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no1fromnowhere

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About no1fromnowhere

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  1. I took a sample today after 2 weeks in the LBK & it went from OG 1.063 to 1.022, so I think I'll give it another week. Sample tasted good, but like others mentioned I didn't really get any hops. Some of you mentioned you were going to dry hop, how would you do that with Mr. Beer, simply drop a hop sack into the LBK for the remainder of the fermentation?
  2. Just brewed a batch of Shameless Stout for St Paddy's day. I remember reading on here somewhere that the temperature range for fermenting does not necessarily have to start at 68 for it to work, just might take longer at lower temps. Can anyone confirm that for me, because it's a bit cold here this time of year. The LBK is at about 62 right now, should I try to put some hot water bottles with it or something, or will it be all right as is?
  3. FedoraDave wrote: What's the temperature of the room itself? If it's around 70 degrees, you might as well just leave the beer sitting out while it conditions. It's about 68 in the room, 65 in the cooler.
  4. I've got a batch conditioning in the bottles, and there's been a temperature drop around here. Usually the challenge is keeping the beer cool enough but now I have the opposite problem & I'm sure it will only get worse in the next few months. I keep the bottles in a wine fridge set at 66 (warmest it goes), but when the room temp lowers so does the fridge. I don't want the yeast to go to sleep, so any suggestions?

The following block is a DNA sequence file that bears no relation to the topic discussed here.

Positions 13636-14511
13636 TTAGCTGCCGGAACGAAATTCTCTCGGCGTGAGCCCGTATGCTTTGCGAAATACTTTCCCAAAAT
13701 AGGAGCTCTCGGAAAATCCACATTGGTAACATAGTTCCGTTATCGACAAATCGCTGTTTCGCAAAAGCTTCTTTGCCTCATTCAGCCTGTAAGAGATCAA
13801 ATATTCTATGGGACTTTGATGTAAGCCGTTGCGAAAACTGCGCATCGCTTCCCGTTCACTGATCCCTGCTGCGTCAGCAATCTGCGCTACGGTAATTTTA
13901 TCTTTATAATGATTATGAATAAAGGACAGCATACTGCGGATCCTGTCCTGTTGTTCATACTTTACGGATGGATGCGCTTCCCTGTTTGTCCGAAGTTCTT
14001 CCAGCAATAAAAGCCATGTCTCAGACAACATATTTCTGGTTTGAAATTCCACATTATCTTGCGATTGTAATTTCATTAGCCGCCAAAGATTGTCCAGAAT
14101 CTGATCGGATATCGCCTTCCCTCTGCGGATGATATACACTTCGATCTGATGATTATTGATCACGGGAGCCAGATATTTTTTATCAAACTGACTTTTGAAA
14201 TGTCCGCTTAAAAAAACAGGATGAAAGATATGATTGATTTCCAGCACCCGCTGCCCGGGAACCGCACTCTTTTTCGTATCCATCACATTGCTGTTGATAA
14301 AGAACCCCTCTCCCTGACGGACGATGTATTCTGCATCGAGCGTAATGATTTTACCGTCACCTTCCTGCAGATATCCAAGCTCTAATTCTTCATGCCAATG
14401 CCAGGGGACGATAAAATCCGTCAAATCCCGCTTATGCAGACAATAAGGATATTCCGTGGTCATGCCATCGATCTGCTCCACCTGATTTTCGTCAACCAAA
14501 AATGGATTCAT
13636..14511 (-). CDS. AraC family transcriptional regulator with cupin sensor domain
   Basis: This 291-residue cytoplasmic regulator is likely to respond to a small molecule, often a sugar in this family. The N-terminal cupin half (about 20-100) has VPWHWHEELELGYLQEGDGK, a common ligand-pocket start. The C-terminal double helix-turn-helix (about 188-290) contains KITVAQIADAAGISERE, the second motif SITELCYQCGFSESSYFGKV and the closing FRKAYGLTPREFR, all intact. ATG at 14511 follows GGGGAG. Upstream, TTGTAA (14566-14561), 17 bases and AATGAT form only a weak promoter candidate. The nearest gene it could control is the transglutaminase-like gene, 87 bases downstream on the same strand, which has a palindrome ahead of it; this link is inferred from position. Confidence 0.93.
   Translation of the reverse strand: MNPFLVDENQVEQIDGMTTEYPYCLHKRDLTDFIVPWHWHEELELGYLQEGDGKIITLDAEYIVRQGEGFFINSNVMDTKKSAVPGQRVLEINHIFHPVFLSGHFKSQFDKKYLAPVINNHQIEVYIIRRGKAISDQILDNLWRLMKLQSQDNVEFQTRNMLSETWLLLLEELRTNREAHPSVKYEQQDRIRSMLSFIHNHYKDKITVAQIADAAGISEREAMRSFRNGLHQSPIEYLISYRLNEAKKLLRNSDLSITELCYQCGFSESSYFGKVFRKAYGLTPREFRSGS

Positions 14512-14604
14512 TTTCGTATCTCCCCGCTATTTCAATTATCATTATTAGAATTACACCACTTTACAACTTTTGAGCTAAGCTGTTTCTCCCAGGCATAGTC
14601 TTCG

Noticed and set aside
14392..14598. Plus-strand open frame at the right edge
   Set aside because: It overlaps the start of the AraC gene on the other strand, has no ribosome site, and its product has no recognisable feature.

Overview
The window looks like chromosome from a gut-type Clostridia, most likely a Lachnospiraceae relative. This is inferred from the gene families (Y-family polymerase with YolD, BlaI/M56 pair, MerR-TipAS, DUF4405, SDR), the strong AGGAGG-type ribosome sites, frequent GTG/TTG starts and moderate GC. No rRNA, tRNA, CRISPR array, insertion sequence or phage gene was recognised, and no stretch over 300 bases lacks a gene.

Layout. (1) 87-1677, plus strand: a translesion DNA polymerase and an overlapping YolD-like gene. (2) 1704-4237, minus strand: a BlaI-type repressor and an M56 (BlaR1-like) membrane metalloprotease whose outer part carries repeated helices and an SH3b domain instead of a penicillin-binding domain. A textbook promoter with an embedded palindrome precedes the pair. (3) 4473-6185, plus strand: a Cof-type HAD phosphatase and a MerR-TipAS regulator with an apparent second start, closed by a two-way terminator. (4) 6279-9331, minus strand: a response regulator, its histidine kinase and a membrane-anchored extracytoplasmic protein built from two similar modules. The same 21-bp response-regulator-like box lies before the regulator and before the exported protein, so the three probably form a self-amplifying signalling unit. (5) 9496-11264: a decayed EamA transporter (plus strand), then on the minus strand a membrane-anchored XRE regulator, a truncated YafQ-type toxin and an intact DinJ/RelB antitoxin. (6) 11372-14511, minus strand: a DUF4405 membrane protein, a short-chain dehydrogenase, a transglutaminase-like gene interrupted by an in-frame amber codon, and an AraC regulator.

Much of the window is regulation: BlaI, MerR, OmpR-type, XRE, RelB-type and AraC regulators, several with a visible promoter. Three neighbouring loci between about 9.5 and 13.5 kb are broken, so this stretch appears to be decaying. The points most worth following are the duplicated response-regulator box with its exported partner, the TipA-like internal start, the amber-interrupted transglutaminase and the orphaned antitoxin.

5. Thanks for the tips. One more question. The instructions say "for best results allow to lager for at least 2 months". Does this mean it will be ready after at least 2 months at room temp after bottling, or move to the fridge for another 2 months of "lagering" after a suitable amount of time at room temp?
  6. yankeedag wrote: just follow the instructions. you might want to wait a week before you add the cherries. Interesting, thanks for the tip. How would I do that though? I thought I read somewhere not to open the keg during fermentation. What kind of difference would it make if I add the cherries later?